Tommy Boy Music's 20th Anniversary

With their second album, De La Soul Is Dead, the mood had changed along with the sound. Lengthy and expensive battles to clear sample loops were exhausting. Despite all this effort a brief fragment of "You Showed Me" by The Turtles, slowed down from 45rpm to 33, slipped through the net. Flo and Eddie found out about it and pursued Tommy Boy for publishing. To add to the sampling issue, a problem that had taken a lot of the fun and mystery out of finding loops, De La Soul felt that their Daisy Age slogan had been misunderstood. "People weren't paying attention," complained Posdnous. "They were looking but not touching. We died and now we're alive again, rejuvenated into a new form."

"Things hit really fast and hard," Monica admits. "They felt they had been painted into this corner as being the hippies of hip-hop. They didn't want to carry that weight on their shoulders because they wanted to be affiliated with the rap community and also feel they were free to experiment without being perceived as those De La Soul hippie guys. If you have a huge success then from the get-go it can be a blessing and a curse."

Yet even the disillusionment produced good music. Tracks such as "Ring Ring Ring" and "A Roller Skating Jam Named 'Saturdays'" predated the late Nineties revival of the disco Seventies. "In New York, a lot of the records from New York hip-hop acts had underground club records as their base." Monica says. "But De La Soul were very democratic and experimental in finding samples from all over the place. Prince Paul finds stuff from everywhere. After 3 Feet High and Rising came out, everybody did the skits." Founder members of what later became Native Tongues, De La Soul collaborated with other like-minded rappers - The Jungle Brothers, A Tribe Called Quest's Q-Tip, Queen Latifah and Monie Love - on "Buddy", a sample-mad song that dared to be eccentric and funny about sex.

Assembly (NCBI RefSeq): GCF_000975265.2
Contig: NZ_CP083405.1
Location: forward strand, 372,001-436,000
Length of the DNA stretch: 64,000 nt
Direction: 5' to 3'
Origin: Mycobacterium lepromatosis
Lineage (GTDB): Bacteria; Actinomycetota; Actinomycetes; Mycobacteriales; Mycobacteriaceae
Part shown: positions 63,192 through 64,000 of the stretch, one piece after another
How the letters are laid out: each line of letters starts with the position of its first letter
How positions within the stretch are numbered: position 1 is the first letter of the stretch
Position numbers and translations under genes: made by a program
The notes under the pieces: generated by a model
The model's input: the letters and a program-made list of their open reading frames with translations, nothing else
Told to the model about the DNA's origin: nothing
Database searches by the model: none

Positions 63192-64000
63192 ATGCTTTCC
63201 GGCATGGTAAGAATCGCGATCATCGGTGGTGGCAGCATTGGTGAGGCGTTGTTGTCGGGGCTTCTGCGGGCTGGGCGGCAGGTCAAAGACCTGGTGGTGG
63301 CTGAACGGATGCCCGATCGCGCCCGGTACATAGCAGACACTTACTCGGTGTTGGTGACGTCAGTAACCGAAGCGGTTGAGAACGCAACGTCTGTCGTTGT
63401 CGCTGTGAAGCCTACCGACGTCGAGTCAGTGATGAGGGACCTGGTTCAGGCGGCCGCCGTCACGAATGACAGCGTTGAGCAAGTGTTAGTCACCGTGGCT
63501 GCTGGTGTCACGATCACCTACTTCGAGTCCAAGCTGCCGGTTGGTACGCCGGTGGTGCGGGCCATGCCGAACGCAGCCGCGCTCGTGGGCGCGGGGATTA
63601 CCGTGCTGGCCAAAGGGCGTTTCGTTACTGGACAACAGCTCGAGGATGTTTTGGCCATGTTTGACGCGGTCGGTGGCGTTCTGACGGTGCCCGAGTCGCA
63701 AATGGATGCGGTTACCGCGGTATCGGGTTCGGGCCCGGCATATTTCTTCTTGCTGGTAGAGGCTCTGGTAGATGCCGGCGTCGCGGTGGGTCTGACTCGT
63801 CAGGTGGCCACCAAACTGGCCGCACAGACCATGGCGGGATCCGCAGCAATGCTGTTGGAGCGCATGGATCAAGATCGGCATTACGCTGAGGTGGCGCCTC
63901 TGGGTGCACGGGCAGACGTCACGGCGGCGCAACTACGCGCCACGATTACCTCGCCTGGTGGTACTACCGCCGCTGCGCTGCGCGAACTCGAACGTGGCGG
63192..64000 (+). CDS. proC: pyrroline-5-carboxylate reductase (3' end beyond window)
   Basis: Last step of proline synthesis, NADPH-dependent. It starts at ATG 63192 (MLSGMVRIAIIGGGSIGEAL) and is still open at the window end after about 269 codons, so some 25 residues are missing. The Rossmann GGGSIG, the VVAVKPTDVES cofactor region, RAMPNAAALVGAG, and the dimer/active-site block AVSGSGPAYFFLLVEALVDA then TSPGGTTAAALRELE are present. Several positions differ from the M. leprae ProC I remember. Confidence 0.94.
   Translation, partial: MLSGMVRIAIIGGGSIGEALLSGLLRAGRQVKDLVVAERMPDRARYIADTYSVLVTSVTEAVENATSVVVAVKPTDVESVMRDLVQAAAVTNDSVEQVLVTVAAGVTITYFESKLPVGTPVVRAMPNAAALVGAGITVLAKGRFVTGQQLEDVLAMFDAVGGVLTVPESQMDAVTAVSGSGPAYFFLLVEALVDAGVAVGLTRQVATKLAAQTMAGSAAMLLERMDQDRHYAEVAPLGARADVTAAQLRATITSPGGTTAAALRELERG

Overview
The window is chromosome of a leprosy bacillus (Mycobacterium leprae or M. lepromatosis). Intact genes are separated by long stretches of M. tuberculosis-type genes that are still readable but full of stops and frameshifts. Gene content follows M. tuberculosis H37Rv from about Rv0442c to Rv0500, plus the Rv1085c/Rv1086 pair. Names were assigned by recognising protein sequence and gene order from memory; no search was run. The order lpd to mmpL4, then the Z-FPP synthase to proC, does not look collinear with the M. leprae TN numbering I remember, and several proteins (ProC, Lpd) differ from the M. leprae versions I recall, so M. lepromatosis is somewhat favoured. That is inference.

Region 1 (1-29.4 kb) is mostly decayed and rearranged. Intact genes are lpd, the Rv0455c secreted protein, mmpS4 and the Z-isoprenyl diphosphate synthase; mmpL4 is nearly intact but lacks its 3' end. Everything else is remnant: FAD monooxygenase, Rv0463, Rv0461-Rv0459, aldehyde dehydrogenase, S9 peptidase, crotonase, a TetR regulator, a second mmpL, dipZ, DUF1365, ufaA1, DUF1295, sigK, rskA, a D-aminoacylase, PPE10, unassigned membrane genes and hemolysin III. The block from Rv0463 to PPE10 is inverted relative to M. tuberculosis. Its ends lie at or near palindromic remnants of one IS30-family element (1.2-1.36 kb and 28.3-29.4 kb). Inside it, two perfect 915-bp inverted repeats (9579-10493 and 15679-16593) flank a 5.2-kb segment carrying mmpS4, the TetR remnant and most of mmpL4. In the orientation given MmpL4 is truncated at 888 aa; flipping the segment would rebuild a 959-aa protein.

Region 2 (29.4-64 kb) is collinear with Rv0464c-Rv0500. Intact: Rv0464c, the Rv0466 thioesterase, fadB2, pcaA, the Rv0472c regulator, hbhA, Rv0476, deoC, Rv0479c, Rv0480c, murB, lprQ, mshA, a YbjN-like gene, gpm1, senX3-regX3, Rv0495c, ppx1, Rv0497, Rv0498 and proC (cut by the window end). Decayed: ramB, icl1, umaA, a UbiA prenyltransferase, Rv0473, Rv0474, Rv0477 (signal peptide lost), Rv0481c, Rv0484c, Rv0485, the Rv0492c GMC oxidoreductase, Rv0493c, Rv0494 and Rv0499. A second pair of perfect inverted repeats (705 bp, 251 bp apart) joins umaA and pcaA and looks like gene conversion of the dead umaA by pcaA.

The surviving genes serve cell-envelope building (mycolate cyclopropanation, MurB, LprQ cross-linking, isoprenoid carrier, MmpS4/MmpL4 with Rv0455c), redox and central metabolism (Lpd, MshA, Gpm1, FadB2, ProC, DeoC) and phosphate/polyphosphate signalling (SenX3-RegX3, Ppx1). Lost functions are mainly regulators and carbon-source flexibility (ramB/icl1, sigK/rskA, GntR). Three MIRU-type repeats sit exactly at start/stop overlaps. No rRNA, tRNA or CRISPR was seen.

The kings of sex and comedy - funk, sex and samples - were Digital Underground, an Oakland group led by Shock-G and Chopmaster J. "I have a very strong memory of our promotion guy, Ed Strickland, bringing us a tape of 'Doowotchulike'," says Monica, "De La Soul were in the office and were really into it. I thought that was a good sign."

One of the first acts from the west coast to gain popularity on the east coast, Digital Underground took inspiration from George Clinton and Bootsy Collins, with Shock-G developing comic characters in the P-Funk tradition. Using samples from classic Funkadelic tracks like "Flash Light", Shock-G also threw jazz elements into the mix. "Doowutchyalike", taken from the Sex Packets album, featured a jazz piano solo (as well as a rap by Tupac Shakur), while Shock-G's rap on "Same Song", from "This Is An E.P. Release", takes off with a nod to jazz bebop vocalising. "Kiss You Back" somehow succeeded in combining crazy word play with a serious message, while "The Humpty Dance", another Sex Packets cut, showcased the sex magnetism and big nose of Shock-G's alter-ego, Eddie 'Humpty Hump' Humphrey.

In 1989, Queen Latifah was brought to Tommy Boy to DJ Mark James (The 45 King), Fab Five Freddy and a young A&R man named Dant Ross. "She was still in high school when we met her," says Monica. "I met her when she was 17. She came over to the office. The first impression is usually the one you wanna go with. Here's this Latifah, coming in from East Orange, New Jersey. That's the hip-hop hinterlands of their day. There were no big acts from New Jersey at that point. She comes in, blue jeans and a sweatshirt on and this bubble haircut. She seemed really youthful on the one hand but she seemed completely possessed of herself and confident and just had this incredible presence. She was not nervous or afraid. She spoke right up.

"Her first album was produced by Mark, the 45 King. She was hanging out in Mark's basement in East Orange, along with other fledgling Flavour Unit folks like Lord Alibaski, Lakim Shabazz and Naughty By Nature, who at that point weren't even Naughty. Mark was the one who really brought her along. There weren't a lot of female hip-hop artists at that point. Apart from Salt 'n' Pepa, none of them had